Or, "you can't owe yourself something that never existed in the first place"! Which covers you "debt clock" inference, and you point having been taken, well in advance of you posting it.

    (And people look at me like I'm a madman, when I say thing like that. You might give me some pointers on how to get away with it. Either that, or you're as crazy as I am. The jury's still out on that).

    Most of what you're ranting about, is a cornerstone of, survivalist mantra. In their case however, they buy property in the middle of Montana, (or somewhere similar), and revert to the barter system, which after all is what our currency represents. Human needs and wants, have long surpassed the ability to make those exchanges on a person to person basis. Enter "currency", the "avatar of trade".

    What I'm specifically proposing is, to place a second layer of abstraction on top of the already existing one, (national currencies), is simply compounding the problem, not solving it.

    People believe whatever, for whatever reason. I still don't think, "if you click your heels together three times, Dorothy, you'll find yourself back in Kansas, and Bitcoin will be real".

    Epilog: Humans have long had the most acute ability to subvert and pervert, the most sublime concepts, using them in furtherance of evil agenda. The Roman Catholic Church is the most salient example, (IMHO). It took the gentle teachings of a "madman", (Jesus ), waged wars in his name, persecuted and tortured and killed individuals in his name, extorted the world's treasure in his name, and returned nothing but a false sense of hope. And then there's the whole raping children nastiness in the process.

    OK, so now the Federal Reserve doesn't sound so bad, does it?;)
     
    Last edited: Mar 1, 2014
  20. WithoutAnyMilk

    WithoutAnyMilk TS Enthusiast Posts: 29   +10

    Perhaps we may both be nuts, but to differing degrees. I disagree with you, and you disagree with me, which is fine. That's why debate is so popular (although it frequently turns to ad hominem, but I don't think you're the type). I would, however, like to find some common ground here.

    That being said, it's fairly presumptuous to foretell another person's ideology. I'm quite aware and accepting of the fact that the barter system is not only flawed, but dead. To support reverting to such a system would take a massive amount of ignorance on my part, and I don't like to be thought of as ignorant. Instead, I believe in a stable medium of exchange. Paper currency, okay, whatever, so long as it is backed by tangible assets that hold value. The dollar of 1913 should have held close to the same value throughout history and into today, but banking institutions desire inflation. Value standards (and legislation like Glass-Steagall) inhibit banks from inflating currency, so they require lobbyists and lawmakers to clear a path. The banks control the wealth, and luckily for them, the souls of men are for sale.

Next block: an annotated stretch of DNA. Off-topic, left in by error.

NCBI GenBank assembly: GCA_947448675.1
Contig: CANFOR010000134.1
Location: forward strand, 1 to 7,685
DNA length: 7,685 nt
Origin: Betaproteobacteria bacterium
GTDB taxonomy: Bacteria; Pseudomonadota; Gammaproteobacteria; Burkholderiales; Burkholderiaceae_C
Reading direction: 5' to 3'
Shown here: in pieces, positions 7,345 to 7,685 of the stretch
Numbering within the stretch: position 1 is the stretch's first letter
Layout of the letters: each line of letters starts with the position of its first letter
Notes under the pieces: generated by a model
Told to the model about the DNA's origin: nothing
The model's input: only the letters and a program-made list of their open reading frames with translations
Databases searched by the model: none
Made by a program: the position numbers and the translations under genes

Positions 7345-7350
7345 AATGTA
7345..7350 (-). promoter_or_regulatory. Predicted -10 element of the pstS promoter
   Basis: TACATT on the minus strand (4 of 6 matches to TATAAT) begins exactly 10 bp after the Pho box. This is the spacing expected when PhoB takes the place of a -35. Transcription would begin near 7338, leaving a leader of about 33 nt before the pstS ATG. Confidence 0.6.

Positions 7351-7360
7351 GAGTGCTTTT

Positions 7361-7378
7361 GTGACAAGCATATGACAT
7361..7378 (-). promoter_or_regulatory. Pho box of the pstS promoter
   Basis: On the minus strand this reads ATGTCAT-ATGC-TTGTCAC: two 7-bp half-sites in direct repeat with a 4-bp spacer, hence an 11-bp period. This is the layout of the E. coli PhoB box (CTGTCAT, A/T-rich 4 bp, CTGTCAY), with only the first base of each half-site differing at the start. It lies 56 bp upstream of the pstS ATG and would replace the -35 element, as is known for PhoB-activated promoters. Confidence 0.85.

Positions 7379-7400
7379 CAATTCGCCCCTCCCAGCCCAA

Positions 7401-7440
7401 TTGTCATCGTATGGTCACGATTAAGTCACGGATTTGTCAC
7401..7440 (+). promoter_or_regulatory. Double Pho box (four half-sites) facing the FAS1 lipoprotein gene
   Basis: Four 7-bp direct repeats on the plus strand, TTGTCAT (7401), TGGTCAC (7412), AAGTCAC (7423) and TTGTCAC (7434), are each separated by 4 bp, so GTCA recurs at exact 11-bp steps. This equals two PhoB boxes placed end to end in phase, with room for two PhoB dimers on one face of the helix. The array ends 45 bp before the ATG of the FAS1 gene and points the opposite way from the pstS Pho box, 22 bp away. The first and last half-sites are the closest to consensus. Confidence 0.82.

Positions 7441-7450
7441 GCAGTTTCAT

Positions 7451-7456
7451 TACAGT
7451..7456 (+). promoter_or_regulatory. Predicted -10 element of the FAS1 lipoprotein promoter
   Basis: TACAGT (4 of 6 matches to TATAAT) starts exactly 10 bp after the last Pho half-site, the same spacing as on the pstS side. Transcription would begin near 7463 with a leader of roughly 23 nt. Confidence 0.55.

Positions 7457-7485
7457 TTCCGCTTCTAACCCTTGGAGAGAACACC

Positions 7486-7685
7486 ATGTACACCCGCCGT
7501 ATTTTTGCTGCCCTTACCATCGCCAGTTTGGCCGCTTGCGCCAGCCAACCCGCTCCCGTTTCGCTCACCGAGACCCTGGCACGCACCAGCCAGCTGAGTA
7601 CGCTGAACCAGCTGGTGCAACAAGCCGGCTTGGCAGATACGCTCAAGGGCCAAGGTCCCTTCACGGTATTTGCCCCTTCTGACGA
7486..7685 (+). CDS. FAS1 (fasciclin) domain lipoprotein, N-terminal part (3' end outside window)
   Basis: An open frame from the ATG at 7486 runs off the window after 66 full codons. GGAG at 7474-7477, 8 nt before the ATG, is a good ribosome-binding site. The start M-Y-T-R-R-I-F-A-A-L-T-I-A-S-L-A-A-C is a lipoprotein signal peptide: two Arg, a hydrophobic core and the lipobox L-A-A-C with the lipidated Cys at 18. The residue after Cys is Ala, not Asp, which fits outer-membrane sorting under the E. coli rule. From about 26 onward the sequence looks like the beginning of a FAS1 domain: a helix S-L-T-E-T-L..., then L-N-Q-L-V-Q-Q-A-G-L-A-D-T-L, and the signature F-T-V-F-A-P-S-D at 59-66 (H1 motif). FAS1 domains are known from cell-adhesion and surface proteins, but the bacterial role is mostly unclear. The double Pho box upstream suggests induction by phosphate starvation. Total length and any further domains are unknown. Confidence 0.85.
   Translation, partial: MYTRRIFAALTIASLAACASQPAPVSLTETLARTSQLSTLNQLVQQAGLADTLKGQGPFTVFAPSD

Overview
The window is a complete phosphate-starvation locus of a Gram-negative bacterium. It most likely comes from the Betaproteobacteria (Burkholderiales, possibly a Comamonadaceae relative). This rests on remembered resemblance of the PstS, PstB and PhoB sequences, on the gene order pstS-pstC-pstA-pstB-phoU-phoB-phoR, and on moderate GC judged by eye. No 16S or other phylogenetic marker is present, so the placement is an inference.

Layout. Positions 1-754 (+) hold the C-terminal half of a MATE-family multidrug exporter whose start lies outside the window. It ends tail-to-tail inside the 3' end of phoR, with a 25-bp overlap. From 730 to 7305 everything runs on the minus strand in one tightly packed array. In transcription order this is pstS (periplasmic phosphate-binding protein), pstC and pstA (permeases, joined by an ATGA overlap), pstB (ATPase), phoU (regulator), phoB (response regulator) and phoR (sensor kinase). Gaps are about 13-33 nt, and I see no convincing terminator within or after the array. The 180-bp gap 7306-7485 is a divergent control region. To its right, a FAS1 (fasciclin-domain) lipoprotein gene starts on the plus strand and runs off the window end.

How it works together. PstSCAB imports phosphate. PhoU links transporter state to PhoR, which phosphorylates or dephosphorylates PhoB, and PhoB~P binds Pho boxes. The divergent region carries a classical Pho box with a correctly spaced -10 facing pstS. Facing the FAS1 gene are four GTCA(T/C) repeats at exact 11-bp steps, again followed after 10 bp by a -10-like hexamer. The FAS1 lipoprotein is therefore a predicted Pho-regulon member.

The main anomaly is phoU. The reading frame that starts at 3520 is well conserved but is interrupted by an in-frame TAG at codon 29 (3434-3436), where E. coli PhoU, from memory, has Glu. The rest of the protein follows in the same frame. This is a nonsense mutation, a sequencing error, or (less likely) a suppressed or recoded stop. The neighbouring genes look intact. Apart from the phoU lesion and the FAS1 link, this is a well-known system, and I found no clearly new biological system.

I want to reiterate that I support a stable and honest money system. Yes, it's a pie-in-the-sky dream, because "authority" and "honesty" are positions that rarely intersect. Surely someone as clearly intelligent as you can see that. That's not so extreme, is it?
     
  21. captaincranky

    captaincranky TechSpot Addict Posts: 11,705   +1,887

    I fail to understand why you think I disagree with any of the foregoing. Perhaps it's simply different interpretations of syntax and metaphor that is confusing these issues.

    What makes our exchanges so ironic is this, we actually disagree on very little. I'm not a fool that thinks we can return to the barter system either. I would however, like to move to Utah, and take on a half dozen wives.

    (OK, our last forum software had a ":rolleyes:" emoticon, (sarcasm), which I used to get great mileage, great satisfaction, and almost constant usage out of.)

    My sole irrevocable point is this; "Bitcoin", is neither the "Holy Grail" of global currencies, nor is it their "messiah".

    IMO, it is nothing more another layer of scam, piled on top of the already profuse abundance of scam, corruption, and injustice.
     
  22. WithoutAnyMilk

    WithoutAnyMilk TS Enthusiast Posts: 29   +10

    Right you may be. It was another manufactured bubble created by the exploitation of people's well-founded fears surrounding global monetary policy. It's hard to strike a balance between supporting a new, "underground" medium of exchange because it creates separation from the promissory note system and keeping in mind that everything is subject to exploitation by greedy people looking to stake their muddy claims.

    I wanted to support Bitcoin at first, when it was valued around $0.20. I had a nagging suspicion in those younger years that it would take off, but I opted to do nothing and monitor its growth from a distance. Perhaps that was a mistake on my part, as it eventually grew to over $300 in value per unit before I got sick enough to stop following. I publicly made the same calls on Yahoo! and Chipotle, and executed the same inaction. Holy cow. I just realized I could be wealthy as hell if I had enough sense to take risks.

    But on the other hand, I'm happy that I never participated BECAUSE of the risks. It was a fledgling currency that gained its notoriety through the Silk Road drug trade, and I didn't want my name on a list.

    Ah, I just fret because it's impossible to live in this world and try to be an honest man without constantly combating thieves and con-men. Did you see the picture of Mt. Gox CEO Mark Kerpeles here on TechSpot (here), smiling big and holding his Bitcoin in the article about his bankruptcy protection claim? Something about seeing that makes me wonder how many people had to lose to put that lazy smirk on his face.
     
  23. havok585

    havok585 TS Booster Posts: 121   +19

    For this forum's sake, stop talking about entities that u think u know so well (which u dont at all) and then stain them with some actions some bad figures did in the past, one overused, clicheé opinion u got there, boy.
     
  24. captaincranky

    captaincranky TechSpot Addict Posts: 11,705   +1,887

    An opinion which, by the way, I'm well entitled to.:p

    By the way, (again), how does someone with 71 posts, (ostensibly most of which are in the TS news and comments section), get to determine the direction of, or what's good for this forum, anyway?

    Or are you just trying to create, "havok"....? "Havok-ing a troll-trum, maybe"?
     
    Last edited: Mar 2, 2014
    davislane1 likes this.
  25. havok585

    havok585 TS Booster Posts: 121   +19

    Sorry for my rant earlier, I was in a very bad mood, dunno what got of me, as u said, different ppl have different opinions, true dat.